This fall, Madison House will celebrate the 40th anniversary of its Latino and Migrant Aid Program, one of the organization’s first volunteer efforts. University of Virginia student volunteers, in partnership with the Albemarle Regional Migrant Education Program, have served nearly 10,000 migrants since the program’s inception in 1973.
It started with sending college students to play with migrant children, said Sharon Root, coordinator for adult, migrant and homeless education for Albemarle County. Migrant families would come to work in local apple orchards in the fall and set up camp in communities near the orchards. Parents would work long hours in the orchards, often until 5 or 6 p.m., which meant young children were left unsupervised when they came home from school.
“[The program] started as recreation for the kids,” said Root, who began working for Albemarle County near the beginning of its partnership with Madison House. “The students and kids would just toss around a ball together. … Later we started implementing tutoring, where they would have one hour to tutor or help with homework and then one hour to play.”
Education began to play a more prominent role in the students’ visits, and the directors in the Migrant Education program would organize more structured activities and fun events, even bringing in a nutritionist to talk about making healthy choices, Root said. But what was most important was the environment the students were creating with the children and their families.
“U.Va. college students were their friends,” Root said. “They broke the barrier of going to college for them. When you grow up around college kids coming in to your home, you look up to them, and getting your homework done and doing well in school becomes a normal expectation.”
Late into the 1970s and ’80s, many migrant families began settling permanently in Charlottesville. Some of the Madison House volunteers began expanding their normal tutoring roles to help parents study English, get their driver’s licenses and obtain their U.S. citizenship.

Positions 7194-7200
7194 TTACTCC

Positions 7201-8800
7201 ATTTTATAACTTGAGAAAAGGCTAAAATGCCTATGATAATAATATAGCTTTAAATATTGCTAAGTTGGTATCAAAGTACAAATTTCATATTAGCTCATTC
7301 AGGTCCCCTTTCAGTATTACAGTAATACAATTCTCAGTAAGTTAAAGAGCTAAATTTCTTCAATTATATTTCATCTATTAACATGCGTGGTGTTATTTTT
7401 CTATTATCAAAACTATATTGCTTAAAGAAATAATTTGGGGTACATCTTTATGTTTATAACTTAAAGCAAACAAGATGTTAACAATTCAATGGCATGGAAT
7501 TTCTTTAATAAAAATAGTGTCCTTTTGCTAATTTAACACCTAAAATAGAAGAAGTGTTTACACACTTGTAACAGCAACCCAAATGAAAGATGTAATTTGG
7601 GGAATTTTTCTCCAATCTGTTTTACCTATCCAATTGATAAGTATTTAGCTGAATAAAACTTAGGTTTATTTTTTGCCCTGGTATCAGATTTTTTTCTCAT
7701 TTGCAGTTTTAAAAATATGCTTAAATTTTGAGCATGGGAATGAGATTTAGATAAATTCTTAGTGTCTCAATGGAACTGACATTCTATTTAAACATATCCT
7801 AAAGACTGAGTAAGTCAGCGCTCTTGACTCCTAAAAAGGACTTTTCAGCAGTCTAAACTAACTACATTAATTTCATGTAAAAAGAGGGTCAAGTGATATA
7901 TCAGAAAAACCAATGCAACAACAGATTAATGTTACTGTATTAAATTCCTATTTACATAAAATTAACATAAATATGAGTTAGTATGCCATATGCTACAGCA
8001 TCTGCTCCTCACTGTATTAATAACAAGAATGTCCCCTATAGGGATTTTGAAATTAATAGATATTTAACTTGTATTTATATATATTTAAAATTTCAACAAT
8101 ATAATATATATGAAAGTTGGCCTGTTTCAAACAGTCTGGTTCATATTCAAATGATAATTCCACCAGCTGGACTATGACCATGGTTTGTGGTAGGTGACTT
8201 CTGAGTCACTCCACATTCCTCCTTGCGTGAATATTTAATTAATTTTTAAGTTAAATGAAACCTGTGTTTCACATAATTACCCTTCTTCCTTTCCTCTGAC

Jon Valencia was a member of one of the first migrant families that decided to keep their children in one school system and live in Charlottesville full time. “I worked for $3.35 an hour in the summer and after school,” he said. As the oldest child in the family, he remembers seeing student volunteers and supervisors in the Migrant Education office come to his camp to put on various activities and tutoring, and being suddenly held to a higher educational expectation. “You have a different mindset than a lot of the other kids at school because you’re not as concerned about school, you’re going home and working … but I always felt this pressure, like I was being pushed to do well,” he said.
There was a point in the 1980s when Albemarle Regional Migrant Education was unable to pay a teacher to supervise any of the volunteer tutoring at the camps. The students at Madison House decided to keep the program going, and continued sending groups of volunteers to the communities.
“Without Madison House, I don’t know how we would have kept that program going at the time,” Root said.
Today, nearly 75 U.Va. students run three programs aimed at helping Latino and migrant families: Homework Helpers, Hispanic Family Night and Adult Tutoring. While Madison House students once served at a single migrant camp in Albemarle County, they now serve in family homes, at local schools and in five migrant camp locations in Albemarle, Greene County, Waynesboro and Augusta County as well as the city of Charlottesville.